With five days of our ‘Enjoy It While You Can’ baseball trip in the books, Steve and I were now down to our last; one final day to experience Chicago, see a ballgame at Wrigley, grab a bite at a Loop-area eatery, play a game of Statis Pro at the Days Inn, and enjoy the last season of baseball before the impending strike reared its ugly head, and basically ruined everything about the sport we’d loved since childhood.
We slept in a bit, then headed out of the Days Inn and walked a ways to the Red Line station on Chicago Avenue, near the corner of Chicago and State, where we’d catch a northbound train to Addison Street, and this afternoon’s game between the Cubs and Dodgers at Wrigley Field. While we waited on the underground platform, we listened to the haunting strains of a nearby street performer’s violin, a mesmerizing and unforgettable tune that echoed sharply through the empty El tunnel, and one that took me years to discover was an actual song, which I chanced upon while watching the Ken Burns documentary series on the Civil War. Also, I’d remembered to pick up a newspaper this time, so we’d have baseball statistics at-hand to research throughout today’s game when necessary.
There was no ‘bamboozling Steve by suddenly jumping onto a train’ hijinks this time; just a pleasant jaunt to the station at Addison, where Steve and I disembarked with what seemed like thousands of others, and with plenty of time before the game’s 1:20 start, walked down a tree-lined Southport Avenue to take a look at an old-time movie theater, the Music Box, and to buy some more film for my camera at a nearby Jewel drugstore. We returned to Wrigley with still more time to kill, so we took some memorable photos of that legendary ballpark icon known as McDonald’s, then strolled around to the far side of the park, beyond the outfield walls, where we not only found the landing spot for home runs that wafted over the left field seats onto Waveland Avenue, but also the infamous Murphy’s Pub. It sat near the entrance to the center field bleachers, under the big ‘blue pennant’ Chicago Cubs sign that loomed over Sheffield Avenue, but it proved too crowded and bustling for us to tangle with.
So with actual season-ticket-holder tickets in hand this time, we once again made our way inside beautiful Wrigley Field, well ahead of the game’s first pitch, and found our seats on the lower Terrace Reserved level on the third-base side, one deck lower and opposite of where we’d sat the day before. These were nice seats, with a closer view of the diamond, and for whatever reason this area was more comfortable and relaxing than yesterday’s location, even with an overcast sky above us and the heavy-hearted knowledge that this game signaled the end of our tour. It was Wallet Day today, with free Cubs billfolds handed out to the kids; unfortunately for us two adults, free 1945 NL Championship Cap Day was tomorrow, so I settled for a 75-cent scorecard as my promotional giveaway instead.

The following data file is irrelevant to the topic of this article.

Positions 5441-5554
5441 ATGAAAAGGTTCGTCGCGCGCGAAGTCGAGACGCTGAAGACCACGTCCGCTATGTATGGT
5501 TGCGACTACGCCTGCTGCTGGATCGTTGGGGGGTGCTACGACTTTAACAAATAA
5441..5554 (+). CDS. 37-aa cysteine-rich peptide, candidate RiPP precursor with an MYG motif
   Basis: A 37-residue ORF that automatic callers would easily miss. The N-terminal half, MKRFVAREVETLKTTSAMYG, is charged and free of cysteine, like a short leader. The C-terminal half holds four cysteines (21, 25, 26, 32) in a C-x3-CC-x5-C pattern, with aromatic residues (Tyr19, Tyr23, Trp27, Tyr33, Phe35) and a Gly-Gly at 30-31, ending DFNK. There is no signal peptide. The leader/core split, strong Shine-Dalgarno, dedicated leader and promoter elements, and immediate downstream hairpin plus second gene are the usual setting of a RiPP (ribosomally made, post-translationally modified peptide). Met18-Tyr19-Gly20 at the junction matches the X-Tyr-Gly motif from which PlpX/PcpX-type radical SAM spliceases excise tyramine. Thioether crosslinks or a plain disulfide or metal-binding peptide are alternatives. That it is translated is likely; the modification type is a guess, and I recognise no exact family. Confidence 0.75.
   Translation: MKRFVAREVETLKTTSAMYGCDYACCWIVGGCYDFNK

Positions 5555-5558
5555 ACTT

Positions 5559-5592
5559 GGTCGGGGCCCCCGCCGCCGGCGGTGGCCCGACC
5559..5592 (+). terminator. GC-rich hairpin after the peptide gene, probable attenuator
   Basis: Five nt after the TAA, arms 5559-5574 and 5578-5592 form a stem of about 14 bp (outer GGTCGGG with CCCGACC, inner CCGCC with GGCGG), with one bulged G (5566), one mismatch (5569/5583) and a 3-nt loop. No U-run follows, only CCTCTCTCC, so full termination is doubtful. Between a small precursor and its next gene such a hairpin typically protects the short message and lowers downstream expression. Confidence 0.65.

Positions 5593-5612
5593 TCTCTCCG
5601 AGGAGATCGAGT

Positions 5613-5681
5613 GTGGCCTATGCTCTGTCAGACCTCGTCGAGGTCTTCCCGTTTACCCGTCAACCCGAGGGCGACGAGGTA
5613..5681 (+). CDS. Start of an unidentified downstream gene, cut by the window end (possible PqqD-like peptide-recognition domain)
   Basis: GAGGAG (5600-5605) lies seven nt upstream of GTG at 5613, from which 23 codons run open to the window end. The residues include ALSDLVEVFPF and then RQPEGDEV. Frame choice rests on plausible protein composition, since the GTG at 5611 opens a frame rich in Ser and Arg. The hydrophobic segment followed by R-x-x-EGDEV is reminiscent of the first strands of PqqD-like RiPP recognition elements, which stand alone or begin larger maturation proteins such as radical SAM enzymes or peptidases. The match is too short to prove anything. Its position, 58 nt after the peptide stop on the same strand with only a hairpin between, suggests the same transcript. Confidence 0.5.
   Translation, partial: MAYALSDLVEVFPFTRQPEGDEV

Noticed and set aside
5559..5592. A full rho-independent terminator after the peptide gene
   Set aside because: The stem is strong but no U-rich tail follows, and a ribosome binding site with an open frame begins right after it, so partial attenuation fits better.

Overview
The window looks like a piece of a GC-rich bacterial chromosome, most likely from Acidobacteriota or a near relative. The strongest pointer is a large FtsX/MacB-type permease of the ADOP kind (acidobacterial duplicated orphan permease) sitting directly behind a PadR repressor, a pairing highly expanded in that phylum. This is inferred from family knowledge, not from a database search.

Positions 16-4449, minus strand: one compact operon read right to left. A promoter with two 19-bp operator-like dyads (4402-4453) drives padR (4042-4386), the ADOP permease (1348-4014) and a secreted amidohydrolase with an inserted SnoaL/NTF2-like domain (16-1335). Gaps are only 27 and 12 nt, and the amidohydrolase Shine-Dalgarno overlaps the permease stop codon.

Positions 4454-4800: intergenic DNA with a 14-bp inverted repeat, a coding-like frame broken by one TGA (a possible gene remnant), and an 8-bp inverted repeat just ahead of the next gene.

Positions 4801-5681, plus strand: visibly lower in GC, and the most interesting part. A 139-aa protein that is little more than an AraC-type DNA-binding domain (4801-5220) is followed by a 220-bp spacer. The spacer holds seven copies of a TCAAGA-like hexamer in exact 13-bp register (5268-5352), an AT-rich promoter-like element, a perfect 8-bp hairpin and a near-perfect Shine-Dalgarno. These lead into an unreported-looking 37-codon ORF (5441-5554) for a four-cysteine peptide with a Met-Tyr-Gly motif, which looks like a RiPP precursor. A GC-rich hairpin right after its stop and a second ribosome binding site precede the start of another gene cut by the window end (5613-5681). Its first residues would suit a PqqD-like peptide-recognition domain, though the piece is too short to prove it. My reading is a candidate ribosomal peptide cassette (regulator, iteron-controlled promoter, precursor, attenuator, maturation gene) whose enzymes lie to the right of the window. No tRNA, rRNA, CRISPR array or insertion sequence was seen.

While Steve and I sat back and watched batting practice, and offered up more of our tireless Kewpee jokes, I checked the day’s sports page for the game’s vital stats: LA’s Ramon Martinez would be on the mound today facing veteran Mike Morgan of the Cubs, who would go down in history not only as the major league record holder for most teams played for, with 12, but as the last player from my Statis Pro season to retire, finally calling it quits in 2002. I also discovered that we’d lost out on our chance to see reliever Paul Assenmacher pitch; he’d been traded the day before—during the game, actually—from the Cubs to the Yankees, in exchange for someone we’d never heard of, minor leaguer Karl Rhodes, who carried the nickname ‘Tuffy’ and would go on to have a stellar career in Japan.
Both teams put runs up on the human-powered scoreboard early, with the Dodgers scoring in the second on a Dave Hansen double, which knocked in Mike Piazza from second; the Cubs responded a half-inning later when third baseman Steve Buechele, yesterday’s home run clubber, hit a line drive single to left which sent Rich Wilkins flying home with the game-tying run. It stayed 1-1 ’til the Dodger fourth, when another RBI double, this time by Cory Snyder, gave LA the lead again, but a Cubs two-bagger in the fifth, this one punched by Mark Grace, knotted the game one more time, at two apiece.